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I recommend one additional item.  Add an electric fuel pump in the line on a toggle switch.  Mechanical fuel pumps hate ethanol.  In addition, alcohol boils at a lower temperature than water.  Some old cars take on a new problem with ethanol whereby the vapor lock at high outside temperatures. 

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On 7/1/2018 at 4:12 PM, Philberty2g said:

So, another question, rebuild the original carburetor or go with something else? 

 

Unless a car's original systems were problematic

when they were new, there's no need to change them.

(And those cases are few and far between.  Oldsmobiles

had fine reputations in that era.)

Phil, I recommend keeping and rebuilding the original carburetor.

 

Any changes made that differ from the original

will make you car a bit harder to sell when that time comes,

whether that's 5 years from now or 50.

Lots of changes = Lots of questions = Buyer resistance.

 

I hope you've had a chance to enjoy your car so far this summer!

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On 7/6/2018 at 11:09 AM, Dynaflash8 said:

I recommend one additional item.  Add an electric fuel pump in the line on a toggle switch.  Mechanical fuel pumps hate ethanol.  In addition, alcohol boils at a lower temperature than water.  Some old cars take on a new problem with ethanol whereby the vapor lock at high outside temperatures. 

 

I have a couple of carbureted cars with mechanical fuel pumps and the owners manual for both state that 10% ethanol won't hurt anything and won't void the warranty.  

 

Letting ethanol fuel sit and absorb water is where 95% of the problems come from; water is the problem, not ethanol.  That's why you see more problems in small engines that sit a lot vs cars that are driven regularly.  In Brazil they use 18-25% ethanol in gas. 

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50 minutes ago, theastronaut said:

 

I have a couple of carbureted cars with mechanical fuel pumps and the owners manual for both state that 10% ethanol won't hurt anything and won't void the warranty.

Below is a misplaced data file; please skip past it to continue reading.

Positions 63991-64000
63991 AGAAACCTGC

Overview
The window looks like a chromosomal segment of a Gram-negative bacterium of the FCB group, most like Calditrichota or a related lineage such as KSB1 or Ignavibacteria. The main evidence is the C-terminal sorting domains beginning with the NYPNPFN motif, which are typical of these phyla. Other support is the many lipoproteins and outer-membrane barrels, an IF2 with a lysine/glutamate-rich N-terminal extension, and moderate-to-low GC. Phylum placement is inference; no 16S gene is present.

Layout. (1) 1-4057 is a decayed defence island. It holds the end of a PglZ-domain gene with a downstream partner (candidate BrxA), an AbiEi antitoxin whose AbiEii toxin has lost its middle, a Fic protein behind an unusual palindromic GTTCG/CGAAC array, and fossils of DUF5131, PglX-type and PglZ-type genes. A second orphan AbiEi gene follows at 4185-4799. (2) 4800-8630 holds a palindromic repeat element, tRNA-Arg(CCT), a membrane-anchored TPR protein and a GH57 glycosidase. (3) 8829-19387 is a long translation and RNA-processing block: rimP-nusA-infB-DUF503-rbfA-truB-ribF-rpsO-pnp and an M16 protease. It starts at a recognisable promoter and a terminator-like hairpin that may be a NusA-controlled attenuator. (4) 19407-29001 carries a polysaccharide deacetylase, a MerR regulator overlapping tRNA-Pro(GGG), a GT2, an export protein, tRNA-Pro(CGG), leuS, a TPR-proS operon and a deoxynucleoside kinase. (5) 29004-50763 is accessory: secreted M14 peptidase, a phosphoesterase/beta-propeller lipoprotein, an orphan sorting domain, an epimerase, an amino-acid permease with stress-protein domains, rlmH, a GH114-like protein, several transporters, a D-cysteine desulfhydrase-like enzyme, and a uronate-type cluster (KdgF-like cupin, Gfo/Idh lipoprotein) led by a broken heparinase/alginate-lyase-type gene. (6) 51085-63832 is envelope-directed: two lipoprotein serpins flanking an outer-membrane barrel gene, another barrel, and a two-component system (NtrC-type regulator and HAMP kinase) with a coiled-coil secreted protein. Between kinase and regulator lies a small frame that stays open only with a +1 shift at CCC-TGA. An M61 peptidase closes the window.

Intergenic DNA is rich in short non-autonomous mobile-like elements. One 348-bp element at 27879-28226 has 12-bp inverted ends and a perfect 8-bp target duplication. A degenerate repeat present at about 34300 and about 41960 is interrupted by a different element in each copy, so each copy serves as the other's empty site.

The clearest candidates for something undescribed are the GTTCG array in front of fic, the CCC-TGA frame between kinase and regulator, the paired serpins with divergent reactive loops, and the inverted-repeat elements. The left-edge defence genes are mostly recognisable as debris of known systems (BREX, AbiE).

Letting ethanol fuel sit and absorb water is where 95% of the problems come from; water is the problem, not ethanol.  That's why you see more problems in small engines that sit a lot vs cars that are driven regularly.  In Brazil they use 18-25% ethanol in gas. 

 

The ethanol fuels of today are more volatile than the ethanol containing fuels of years ago. Most cars will do OK with modern 10% ethanol fuel as long as you drive it enough to keep the ethanol from sitting. If you let it sit in the fuel system for a long time, problems will tend to occur in the fuel system. I have used ethanol fuels on tours without much problem, but I avoid ethanol fuels when posible. The modern ethanol containing fuels do have a tendency to have vapor lock issues worse than non-ethanol fuels in personal experience with a 1937 Buick 320 engine. The fuel lines are close enough to the exhaust manifold that the fuel lines soak up enough heat for the modern ethanol containing fuels to exhibit vapor lock. An electric  pump can keep the fuel pressurized enough to keep the fuel in its liquid state and flowing when it can otherwise exhibit fuel starvation due to the mechanical fuel pump's inability to pull vapor through the line when the fuel reaches a temperature at which it becomes a vapor rather than a liquid. 

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There have always been cars that were prone to vapor lock, and there are probably more now due to the volatile compounds blended in the gas.

 

It is interesting that no one seemed to be complaining about the gas in the 1980s regarding vapor lock. The cars that always had trouble just still did.

 

I was working in a Texaco gas station in the mid 80s, and at that time I read an oil industry publication that stated that modern fuels were blended with some combination of Methanol, and or Ethanol and or MTBE at close or equal to 10%. The exact brew varied by brand and season. These were used to boost octane in the absence of Tetraethyl lead.  It said you could expect the whole 10% in Super Unleaded, and a little less in Regular Unleaded.

 

MTBE (now banned in some states) and Methanol both boil at lower temperatures than ethanol. We should be having an easier time now.